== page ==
December 2nd

December 2nd lives on in my memory because it was the day in 1980 when Dorothy Kazel, Jean Donovan and two Maryknoll sisters were murdered. In the spring of 1974, Dorothy’s dream of becoming a missionary came true when she was chosen to serve on the Diocesan Mission Team for a five-year term. In El Salvador, Dorothy worked in the Church of the Immaculate Conception in La Libertad, training catechists, carrying out sacramental preparation programs, and overseeing the distribution of Catholic Relief Services aid and food supplies. She was also engaged in working with refugees of the Salvadoran Civil War, obtaining food, shelter, and medical supplies, and transporting the sick and injured to medical facilities. 

As the civil war increased in violence, resulting in the death of many of the native Salvadoran people, Dorothy and the other team members knew that they were increasingly being put in danger. During her last visit home, I had the privilege of spending an entire day with her, and heard first-hand what was happening. This day was most unusual, because Dorothy would have breakfast with someone, visit with a group before lunch, have lunch with someone else, and then see others at supper and in the evening. On this occasion, Dorothy, Srs. Martha Mooney and Barbara Jean Sever, and a Sister friend of mine from Philadelphia spent the day on a pontoon boat. 

While we were on the pontoon, Dorothy shared with us what was happening. She showed us pictures of three of her catechists’ bodies that had been dumped at the convent door. This was a clear warning to the Sisters. We asked how she could return, knowing she was in danger. She told us that she couldn’t abandon the people in their hour of need. She was deeply committed to the people of El Salvador who she had grown to love during her time there.

On the afternoon of December 2, 1980, Dorothy and Jean Donovan, a layperson who joined the diocesan mission team, picked up from the airport two Maryknoll Sisters,Maura Clarke and Ita Ford. Five members of the National Guard stopped the vehicle they were driving after they left the airport in San Salvador. Dorothy and the three other women were taken to a relatively isolated spot where they were beaten, raped, and murdered by the soldiers. 

Early the next morning, December 3rd, the peasants found the bodies of the four women and were told by local authorities to bury the women in a common grave in a nearby field. Their shallow grave was exhumed the next day, December 4th. On December 5th, a Mass of the Resurrection was said by Bishop Rivera y Damas and on December 6th, the bodies of Jean Donovan and Dorothy Kazel, were flown out for burial. Dorothy’s body was sent back to Cleveland and was met at Hopkins Airport by Sister Bartholomew, Superior of the Ursulines at that time, and Bishop-elect Anthony Pilla.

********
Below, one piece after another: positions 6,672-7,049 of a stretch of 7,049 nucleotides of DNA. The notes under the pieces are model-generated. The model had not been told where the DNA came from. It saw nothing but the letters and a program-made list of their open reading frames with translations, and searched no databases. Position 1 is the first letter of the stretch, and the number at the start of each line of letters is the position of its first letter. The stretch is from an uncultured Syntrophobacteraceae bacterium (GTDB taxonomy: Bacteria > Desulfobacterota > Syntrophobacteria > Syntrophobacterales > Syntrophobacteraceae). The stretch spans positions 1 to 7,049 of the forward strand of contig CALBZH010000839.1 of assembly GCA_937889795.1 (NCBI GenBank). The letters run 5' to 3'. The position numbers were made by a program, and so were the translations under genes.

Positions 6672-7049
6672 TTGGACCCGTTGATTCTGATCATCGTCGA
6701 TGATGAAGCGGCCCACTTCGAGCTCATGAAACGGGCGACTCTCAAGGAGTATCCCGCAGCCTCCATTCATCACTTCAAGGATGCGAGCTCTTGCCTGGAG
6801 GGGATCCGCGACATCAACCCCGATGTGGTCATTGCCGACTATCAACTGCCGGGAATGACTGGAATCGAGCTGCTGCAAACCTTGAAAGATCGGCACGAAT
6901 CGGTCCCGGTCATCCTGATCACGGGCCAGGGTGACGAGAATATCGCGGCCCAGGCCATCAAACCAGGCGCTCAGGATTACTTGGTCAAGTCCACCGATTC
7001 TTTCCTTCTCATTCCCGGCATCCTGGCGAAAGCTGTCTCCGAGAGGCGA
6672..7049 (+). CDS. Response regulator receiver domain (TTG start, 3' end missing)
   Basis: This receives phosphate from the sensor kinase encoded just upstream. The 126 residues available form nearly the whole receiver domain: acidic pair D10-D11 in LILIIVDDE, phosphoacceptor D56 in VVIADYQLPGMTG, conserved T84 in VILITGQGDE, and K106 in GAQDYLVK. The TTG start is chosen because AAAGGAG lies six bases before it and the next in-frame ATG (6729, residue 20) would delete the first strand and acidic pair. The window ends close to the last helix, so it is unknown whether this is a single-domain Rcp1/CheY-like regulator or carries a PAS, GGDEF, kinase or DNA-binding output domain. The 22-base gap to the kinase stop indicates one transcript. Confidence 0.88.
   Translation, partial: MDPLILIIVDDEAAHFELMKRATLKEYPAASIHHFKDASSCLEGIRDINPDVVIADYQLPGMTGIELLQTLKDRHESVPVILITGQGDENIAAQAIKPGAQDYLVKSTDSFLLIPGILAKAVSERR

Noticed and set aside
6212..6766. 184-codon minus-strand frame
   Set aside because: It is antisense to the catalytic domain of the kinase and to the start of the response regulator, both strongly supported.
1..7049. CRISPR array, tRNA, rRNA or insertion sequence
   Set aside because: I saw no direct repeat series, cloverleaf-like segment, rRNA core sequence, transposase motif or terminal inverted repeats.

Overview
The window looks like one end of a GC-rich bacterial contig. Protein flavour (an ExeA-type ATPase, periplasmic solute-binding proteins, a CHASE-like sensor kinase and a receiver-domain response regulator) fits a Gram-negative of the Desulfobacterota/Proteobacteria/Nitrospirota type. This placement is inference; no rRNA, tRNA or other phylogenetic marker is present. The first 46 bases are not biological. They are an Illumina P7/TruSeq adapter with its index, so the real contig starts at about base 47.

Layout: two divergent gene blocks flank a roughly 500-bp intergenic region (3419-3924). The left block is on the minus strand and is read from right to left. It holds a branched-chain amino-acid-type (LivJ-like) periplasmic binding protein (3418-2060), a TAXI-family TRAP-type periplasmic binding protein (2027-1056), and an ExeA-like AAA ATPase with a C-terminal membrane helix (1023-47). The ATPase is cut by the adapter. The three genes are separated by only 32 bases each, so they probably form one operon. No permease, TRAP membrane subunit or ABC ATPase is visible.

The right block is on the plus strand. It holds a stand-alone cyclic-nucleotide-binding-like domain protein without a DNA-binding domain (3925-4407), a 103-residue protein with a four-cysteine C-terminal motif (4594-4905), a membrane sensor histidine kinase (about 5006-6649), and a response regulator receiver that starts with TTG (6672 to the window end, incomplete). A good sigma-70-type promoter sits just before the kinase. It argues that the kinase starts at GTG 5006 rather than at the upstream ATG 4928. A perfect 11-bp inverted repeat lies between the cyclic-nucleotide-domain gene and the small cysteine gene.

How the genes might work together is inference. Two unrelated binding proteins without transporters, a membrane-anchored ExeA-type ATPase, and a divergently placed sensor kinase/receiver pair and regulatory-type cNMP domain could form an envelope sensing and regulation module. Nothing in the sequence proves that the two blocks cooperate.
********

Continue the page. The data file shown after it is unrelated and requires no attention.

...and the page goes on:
Have you ever personally known a martyr? I never dreamed that I would know such a person. But I actually have, and I feel blessed that I knew Sr. Dorothy Kazel, OSU. My experience of her remains a gift and a blessing.  

A martyr is literally a witness. A martyr is a woman or man who is put to death because of her/his faith in Jesus the Christ. This description certainly fits Dorothy, because during a retreat, she prayed that she live her life in such a way that she would be an Alleluia Woman from head to toe. Her love of life and her joy in living attest to the reality of her prayer request. She gave her life because of her great love for God and her love and commitment to the people of El Salvador.

We may not be asked to pay the price for our faith as real martyrs do but we are called to be committed Christians who live our lives to the best of our ability. We are to grow into wholeness/holiness by loving God, self, and our neighbors – regardless of how difficult that may be at certain times and places in our lives. Let us strive to be alleluia women and men from head to toe by living our beliefs faithfully and joyfully.

We all experience fear and/or anxiety during our lifetime. How do you face those difficult moments?

You may not know a real martyr who died for a cause but do you know someone who truly gives witness by her or his life?  

6 Comments Add yours

  1. Maureen: This is a beautiful recollection of four outstanding women of faith, in particular, your own dear Dorothy. All who knew Dorothy through Ursuline relationships and even personal friendship with her, are privileged to have her in our universe. Thank you for sharing this poignant, if tragic story, of what their generous faith called these women to give.

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    1. It’s hard to believe 40 years have gone by when it’s still so fresh in my mind.

      On Fri, Nov 27, 2020 at 9:25 AM Angela For Today wrote:

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  2. Kim says:

    Wow. This story really touched me.

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    1. May Dorothy’s love of people motivate you to be open to all people as well. Thanks for following my blog.

      On Sun, Nov 29, 2020 at 10:59 AM Angela For Today wrote:

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  3. Mary J Lazzaro (Shipley) says:

    What a beautiful kind loving person Sister Dorothy was. I had the privilege of having her as a teacher and she was never without a smile and kind word.
    She was an Angel on earth and now in heaven!!
    Thank you for sharing her story.

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    1. May we imitate her openness to all people.

      On Sun, Nov 29, 2020 at 11:38 AM Angela For Today wrote:

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